The Evolution of Family Game Night

That leads me to today. After all we went through to get from Trouble to electronic banking and online board games, where are we? In the exact same place. Board games are still board games, and we are still playing Uno, and BattleShip and Guess Who. Only now there are Marvel and Disney Princess versions, and the questions six-year-olds ask about their favourite heroes are ones not even I can answer.

“What “family game night” is, is relative”

Many of our favourite fandoms have jumped into the tabletop market. With games like the Funkoverse Strategy Game coming in versions like Marvel or Harry Potter, there is usually something for everyone in the family. Marvel Battleworld and Marvel United follow that same pattern, with Funko also diving into the world of Disney Princesses with See the Story. Now board games have found a way to suck our kids in, and we have to learn all new rules for all new games. The horror.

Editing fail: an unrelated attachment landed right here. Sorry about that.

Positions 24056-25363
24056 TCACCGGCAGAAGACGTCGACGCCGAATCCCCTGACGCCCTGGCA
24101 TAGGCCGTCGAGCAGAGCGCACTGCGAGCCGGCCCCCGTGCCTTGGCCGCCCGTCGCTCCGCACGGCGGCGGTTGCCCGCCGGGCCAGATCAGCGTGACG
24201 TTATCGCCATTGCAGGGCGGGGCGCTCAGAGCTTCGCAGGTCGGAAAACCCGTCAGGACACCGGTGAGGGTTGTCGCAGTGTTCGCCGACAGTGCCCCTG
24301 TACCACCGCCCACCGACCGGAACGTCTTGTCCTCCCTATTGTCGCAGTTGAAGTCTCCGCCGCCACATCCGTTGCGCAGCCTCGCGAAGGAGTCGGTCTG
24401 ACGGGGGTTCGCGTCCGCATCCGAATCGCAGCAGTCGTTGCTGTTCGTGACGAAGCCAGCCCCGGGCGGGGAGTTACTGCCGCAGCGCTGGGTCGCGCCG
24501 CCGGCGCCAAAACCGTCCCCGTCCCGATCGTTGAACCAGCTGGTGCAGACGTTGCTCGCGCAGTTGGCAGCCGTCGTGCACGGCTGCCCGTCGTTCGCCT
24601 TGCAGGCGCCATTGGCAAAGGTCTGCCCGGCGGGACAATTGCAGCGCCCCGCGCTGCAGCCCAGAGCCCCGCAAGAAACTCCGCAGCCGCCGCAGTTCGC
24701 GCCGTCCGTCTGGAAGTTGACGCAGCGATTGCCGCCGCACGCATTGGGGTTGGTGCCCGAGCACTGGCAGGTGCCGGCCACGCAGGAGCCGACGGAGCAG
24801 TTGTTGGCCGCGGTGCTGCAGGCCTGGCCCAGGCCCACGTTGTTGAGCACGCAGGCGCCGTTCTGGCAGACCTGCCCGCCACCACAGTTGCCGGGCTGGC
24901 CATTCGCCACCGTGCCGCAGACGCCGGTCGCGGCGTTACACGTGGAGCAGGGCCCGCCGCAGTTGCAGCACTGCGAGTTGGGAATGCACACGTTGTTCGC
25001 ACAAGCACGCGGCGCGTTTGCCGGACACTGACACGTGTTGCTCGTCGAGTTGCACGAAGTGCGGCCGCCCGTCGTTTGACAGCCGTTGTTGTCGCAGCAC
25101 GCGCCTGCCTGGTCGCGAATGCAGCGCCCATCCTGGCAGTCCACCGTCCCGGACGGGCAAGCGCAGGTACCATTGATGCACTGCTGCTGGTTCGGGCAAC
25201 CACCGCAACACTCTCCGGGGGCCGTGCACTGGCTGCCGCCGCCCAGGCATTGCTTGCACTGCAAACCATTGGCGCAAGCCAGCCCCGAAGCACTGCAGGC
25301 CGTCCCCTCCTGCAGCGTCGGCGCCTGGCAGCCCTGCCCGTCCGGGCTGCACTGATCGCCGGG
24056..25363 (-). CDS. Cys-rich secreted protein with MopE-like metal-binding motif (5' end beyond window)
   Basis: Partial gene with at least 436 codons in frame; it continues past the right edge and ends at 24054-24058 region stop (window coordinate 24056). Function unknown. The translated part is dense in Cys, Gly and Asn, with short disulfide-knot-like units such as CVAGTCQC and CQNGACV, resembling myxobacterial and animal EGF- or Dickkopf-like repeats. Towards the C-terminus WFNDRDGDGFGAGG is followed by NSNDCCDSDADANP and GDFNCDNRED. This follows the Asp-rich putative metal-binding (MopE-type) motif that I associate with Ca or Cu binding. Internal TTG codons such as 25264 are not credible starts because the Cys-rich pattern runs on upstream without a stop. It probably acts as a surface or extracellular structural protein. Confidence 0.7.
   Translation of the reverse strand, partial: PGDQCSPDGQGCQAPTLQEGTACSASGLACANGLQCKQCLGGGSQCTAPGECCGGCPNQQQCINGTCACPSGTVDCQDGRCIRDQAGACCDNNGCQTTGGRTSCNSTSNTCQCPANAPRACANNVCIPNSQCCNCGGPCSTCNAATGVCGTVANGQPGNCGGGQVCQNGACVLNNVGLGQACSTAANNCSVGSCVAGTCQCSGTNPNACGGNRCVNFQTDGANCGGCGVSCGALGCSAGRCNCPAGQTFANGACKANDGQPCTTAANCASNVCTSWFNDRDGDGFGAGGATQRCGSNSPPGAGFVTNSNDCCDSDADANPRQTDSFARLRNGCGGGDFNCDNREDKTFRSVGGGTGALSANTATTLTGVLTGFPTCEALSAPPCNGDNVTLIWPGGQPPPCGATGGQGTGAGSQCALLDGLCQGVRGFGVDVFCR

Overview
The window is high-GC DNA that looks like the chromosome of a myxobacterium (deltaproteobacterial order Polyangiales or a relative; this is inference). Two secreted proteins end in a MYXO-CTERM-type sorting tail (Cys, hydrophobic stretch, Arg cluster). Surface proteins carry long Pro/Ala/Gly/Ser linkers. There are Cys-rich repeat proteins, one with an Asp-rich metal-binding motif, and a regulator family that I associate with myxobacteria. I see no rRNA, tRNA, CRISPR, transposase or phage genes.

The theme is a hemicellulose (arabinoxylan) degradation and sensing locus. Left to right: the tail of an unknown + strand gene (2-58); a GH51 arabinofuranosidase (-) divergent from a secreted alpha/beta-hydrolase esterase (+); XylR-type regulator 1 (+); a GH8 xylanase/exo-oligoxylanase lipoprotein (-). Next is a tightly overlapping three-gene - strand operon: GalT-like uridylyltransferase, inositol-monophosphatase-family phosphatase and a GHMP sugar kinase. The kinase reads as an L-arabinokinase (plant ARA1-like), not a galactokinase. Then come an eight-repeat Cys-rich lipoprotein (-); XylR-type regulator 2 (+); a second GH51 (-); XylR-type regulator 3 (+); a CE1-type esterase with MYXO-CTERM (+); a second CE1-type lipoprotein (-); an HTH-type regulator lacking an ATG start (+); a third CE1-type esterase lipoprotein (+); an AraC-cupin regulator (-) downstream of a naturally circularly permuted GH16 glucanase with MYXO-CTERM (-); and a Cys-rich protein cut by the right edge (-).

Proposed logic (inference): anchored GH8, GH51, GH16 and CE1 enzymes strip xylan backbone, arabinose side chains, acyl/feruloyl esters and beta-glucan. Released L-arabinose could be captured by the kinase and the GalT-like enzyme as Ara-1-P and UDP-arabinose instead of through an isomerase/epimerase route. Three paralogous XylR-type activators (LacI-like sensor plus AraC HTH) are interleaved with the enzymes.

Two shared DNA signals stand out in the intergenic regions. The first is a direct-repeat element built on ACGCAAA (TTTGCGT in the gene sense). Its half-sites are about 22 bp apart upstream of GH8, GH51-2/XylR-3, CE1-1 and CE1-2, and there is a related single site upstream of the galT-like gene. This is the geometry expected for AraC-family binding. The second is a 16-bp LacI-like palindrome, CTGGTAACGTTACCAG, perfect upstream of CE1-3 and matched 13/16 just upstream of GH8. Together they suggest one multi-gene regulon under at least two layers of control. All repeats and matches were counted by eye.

On the other hand, what “family game night” is, is relative. For some out there, it may be a game of basketball, for some it could be Dungeons & Dragons, Pokémon TCG or even a nice walk and some Pokémon Go. For us, we usually stick to the usual board games—Life Twists and Turns is my favourite.

How Fortnite Became an Educational Tool For My Children 2

Where we may differ to some, is when we dive into video games. Fortnite absolutely counts as family game night to us. With two TVs and a PC in one room, everyone gets to play, and we do it as a team. We work together, we bicker, and most importantly, we laugh. What more can you ask for? Mario Party Superstars and My Singing Monsters Playground are currently making the regular rotation, and Minecraft is always on the back burner—that game just never gets old. Even games like Animal Crossing and Stardew Valley introduced group play. You can have a family game night in almost any game you want!

Though family game night has changed a lot over the years, it seems our nostalgic favourites will keep finding new and exciting ways to make their return. Hopefully, by the time I have grandchildren, Monopoly will still be tearing families apart, and Trouble will still have that same, satisfying pop. For now, play whatever you want with your children. The most important part of family game night is that you just keep playing.